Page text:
Monday, July 2, 2012
Choosing a school
Today I received an email from a very dear friend that has relocated to the Washington DC area. Their son is nearing school age and they are looking for the "perfect" school. Here's his email:
We're looking at neighborhoods and schools in our area so that we'll be one step closer to buying once our house in Columbia sells. I thought recently that I don't necessarily know what the most important factors are for choosing a school. Many of the schools in Fairfax County, VA (most likely where we'll be living) are good schools, but I was wondering if you had any thoughts on which factors would have the most significant impact on a child's education - possibly factors like class size, training of teachers, standardized test scores, etc. Also, if you know of any good websites or publications that rank schools, my wife and I would be interested in that as well.
This email really got my motor running. What makes a great school? How would I, as a parent with no background in the everyday world of education, determine what school is best for my child?
I think first and foremost you need to gauge the climate of a school. To do this you need to take into consideration the outer appearance as well as the inside. How inviting is the school when you drive up, approach, and walk in. Remember you will go into the school only a handful of times each year, your son will venture in each and every school day. Call and make an appointment with the administrator to feel them out. Ask to tour the school and possibly sit in on a few classes from all grade levels. Don't forget that some districts' zoning policies, liken attending schools to an arranged marriage (or a gang), it's not easy to get out once you're in and you don't have much of a choice. Think long term. As you move throughout the school pay very close attention to how the students and adults interact. Are the interactions something that you're comfortable with? As you move throughout the school, continue to pay attention to the physical environment of the school making sure that you're looking past the "fairy tale & pixie dust" bulletin boards and cutesy displays. Are the children and THEIR hard work being valued and on display throughout the school? Gauge the teachers' attitudes as they facilitate learning in their class. One of my professors in college wisely said, "if you're bored, the kids are dead!" Talk with support staff as you tour, great work places generate amazing energy - you be the judge. If a school doesn't pass the climate test, don't go any further!
Second, I would begin to dive into the academic side. One thing that the current push towards standards and accountability has done is that it makes it easy to see if content is being taught. A quick glance at test scores can answer the question of "are they teaching the students" with very little brain power. Once that is determined, you must decide on the instructional method that fits your son the best. You must honestly ask the question, "how best does he learn?" One great thing about research is that its given every school a reason to try a "best practice" of teaching. I place best practice in quotations because what may be great for your son may be a nightmare for my daughter. You can gauge instructional practices by watching several classroom teachers interact through the course of a lesson. Where is the teacher located? What are the students doing? How many students are working together at any given time? Does the learning community feel chaotic, but the students are engaged or not engaged? Is everything very rigid a structured? No matter what, you must decide what fits your child the best?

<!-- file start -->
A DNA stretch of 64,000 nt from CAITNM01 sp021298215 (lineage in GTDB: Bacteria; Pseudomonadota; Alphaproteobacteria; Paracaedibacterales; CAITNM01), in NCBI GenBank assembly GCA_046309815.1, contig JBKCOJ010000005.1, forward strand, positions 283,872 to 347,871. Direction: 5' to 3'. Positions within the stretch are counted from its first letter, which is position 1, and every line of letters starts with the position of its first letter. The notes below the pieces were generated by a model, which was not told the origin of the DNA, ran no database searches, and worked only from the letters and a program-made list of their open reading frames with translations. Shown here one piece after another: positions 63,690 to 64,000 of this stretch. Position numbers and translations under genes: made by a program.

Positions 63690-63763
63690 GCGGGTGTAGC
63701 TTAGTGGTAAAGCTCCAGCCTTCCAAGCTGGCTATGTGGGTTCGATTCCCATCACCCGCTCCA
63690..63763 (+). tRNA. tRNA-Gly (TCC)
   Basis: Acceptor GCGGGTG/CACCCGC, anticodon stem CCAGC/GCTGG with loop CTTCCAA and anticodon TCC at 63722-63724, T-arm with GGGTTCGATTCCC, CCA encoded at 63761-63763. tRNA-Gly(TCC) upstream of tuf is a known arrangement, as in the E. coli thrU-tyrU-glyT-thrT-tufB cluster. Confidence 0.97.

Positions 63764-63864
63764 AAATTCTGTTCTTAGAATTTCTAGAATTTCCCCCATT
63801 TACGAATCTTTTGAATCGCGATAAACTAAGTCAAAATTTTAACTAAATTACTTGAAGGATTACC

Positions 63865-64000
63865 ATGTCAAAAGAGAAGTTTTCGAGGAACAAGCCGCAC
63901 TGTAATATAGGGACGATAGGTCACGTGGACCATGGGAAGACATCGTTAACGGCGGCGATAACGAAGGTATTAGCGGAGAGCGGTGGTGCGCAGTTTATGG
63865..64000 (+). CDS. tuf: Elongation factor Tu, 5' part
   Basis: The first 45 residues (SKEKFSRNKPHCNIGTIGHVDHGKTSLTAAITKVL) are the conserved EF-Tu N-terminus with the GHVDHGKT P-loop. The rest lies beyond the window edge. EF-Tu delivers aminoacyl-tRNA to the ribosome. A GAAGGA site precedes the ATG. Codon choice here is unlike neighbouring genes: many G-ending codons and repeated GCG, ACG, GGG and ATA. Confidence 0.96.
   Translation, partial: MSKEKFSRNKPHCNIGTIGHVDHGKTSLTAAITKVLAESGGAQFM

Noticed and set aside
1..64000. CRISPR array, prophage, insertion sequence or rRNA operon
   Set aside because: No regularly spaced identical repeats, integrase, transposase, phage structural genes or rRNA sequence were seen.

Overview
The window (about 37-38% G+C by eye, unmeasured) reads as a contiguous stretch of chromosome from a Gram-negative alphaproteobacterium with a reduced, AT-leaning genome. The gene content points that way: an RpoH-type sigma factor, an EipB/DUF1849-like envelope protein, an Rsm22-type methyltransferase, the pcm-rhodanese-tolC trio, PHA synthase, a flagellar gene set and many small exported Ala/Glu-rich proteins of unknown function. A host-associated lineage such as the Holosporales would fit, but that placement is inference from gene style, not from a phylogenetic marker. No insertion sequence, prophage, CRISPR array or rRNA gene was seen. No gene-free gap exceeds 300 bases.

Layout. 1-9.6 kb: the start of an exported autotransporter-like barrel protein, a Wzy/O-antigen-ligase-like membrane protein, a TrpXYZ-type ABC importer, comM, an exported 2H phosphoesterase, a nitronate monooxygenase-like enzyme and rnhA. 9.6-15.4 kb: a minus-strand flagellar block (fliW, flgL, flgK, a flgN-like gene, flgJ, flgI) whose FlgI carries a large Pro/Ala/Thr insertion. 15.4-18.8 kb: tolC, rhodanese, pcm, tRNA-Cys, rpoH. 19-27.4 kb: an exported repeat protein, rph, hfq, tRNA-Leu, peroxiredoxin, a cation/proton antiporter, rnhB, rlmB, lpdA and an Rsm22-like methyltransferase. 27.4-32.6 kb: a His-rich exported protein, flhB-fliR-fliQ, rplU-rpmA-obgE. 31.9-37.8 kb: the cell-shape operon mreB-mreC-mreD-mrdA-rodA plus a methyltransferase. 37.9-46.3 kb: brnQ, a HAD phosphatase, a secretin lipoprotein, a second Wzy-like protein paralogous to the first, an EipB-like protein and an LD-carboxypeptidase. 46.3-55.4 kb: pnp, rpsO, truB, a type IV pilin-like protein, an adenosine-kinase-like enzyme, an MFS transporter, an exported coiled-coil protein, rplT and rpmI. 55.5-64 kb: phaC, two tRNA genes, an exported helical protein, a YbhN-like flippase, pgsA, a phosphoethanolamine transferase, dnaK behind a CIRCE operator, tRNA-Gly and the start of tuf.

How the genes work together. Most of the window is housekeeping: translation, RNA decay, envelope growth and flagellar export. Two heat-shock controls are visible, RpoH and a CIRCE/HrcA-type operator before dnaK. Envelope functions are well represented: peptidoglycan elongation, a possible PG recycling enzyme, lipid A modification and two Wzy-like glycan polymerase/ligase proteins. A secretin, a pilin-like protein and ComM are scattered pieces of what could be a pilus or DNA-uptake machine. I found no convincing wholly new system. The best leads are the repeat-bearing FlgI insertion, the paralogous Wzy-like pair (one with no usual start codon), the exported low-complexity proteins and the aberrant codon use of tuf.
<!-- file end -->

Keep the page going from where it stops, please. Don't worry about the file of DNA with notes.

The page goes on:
Third, a school is also charged with the requirement to prepare students (K-12) with skills that will allow them to "work jobs that have yet to be created, to solve problems that have yet to be discovered, with technology that has yet to be invented." How is the school that you are interested in going about doing this with the uses of technology in the classroom? Be careful to not get the "bug to a bug zapper" mentality when you hear/see iPads or 1-to-1 integration or computer labs. Ask the question, how is technology being used in this school to increase the level or rigor (higher order thinking skills)?
Finally, How does the school interact and communicate with parents and the outside community. If you find a school that understands that they are but a microcosm of the larger community, then you've found a school that gets "it". How does the school involve parents beyond the typical PTO functions? How does the school serve and reach out to the the highest of the high and the lowest of the low? Also, how does the school participate in the community through service opportunities? (personal belief: I believe that a neighborhood does not make a school, a school makes a neighborhood.)
I would love to hear feedback and what you think parents should look for when searching out a school that fits their child's needs.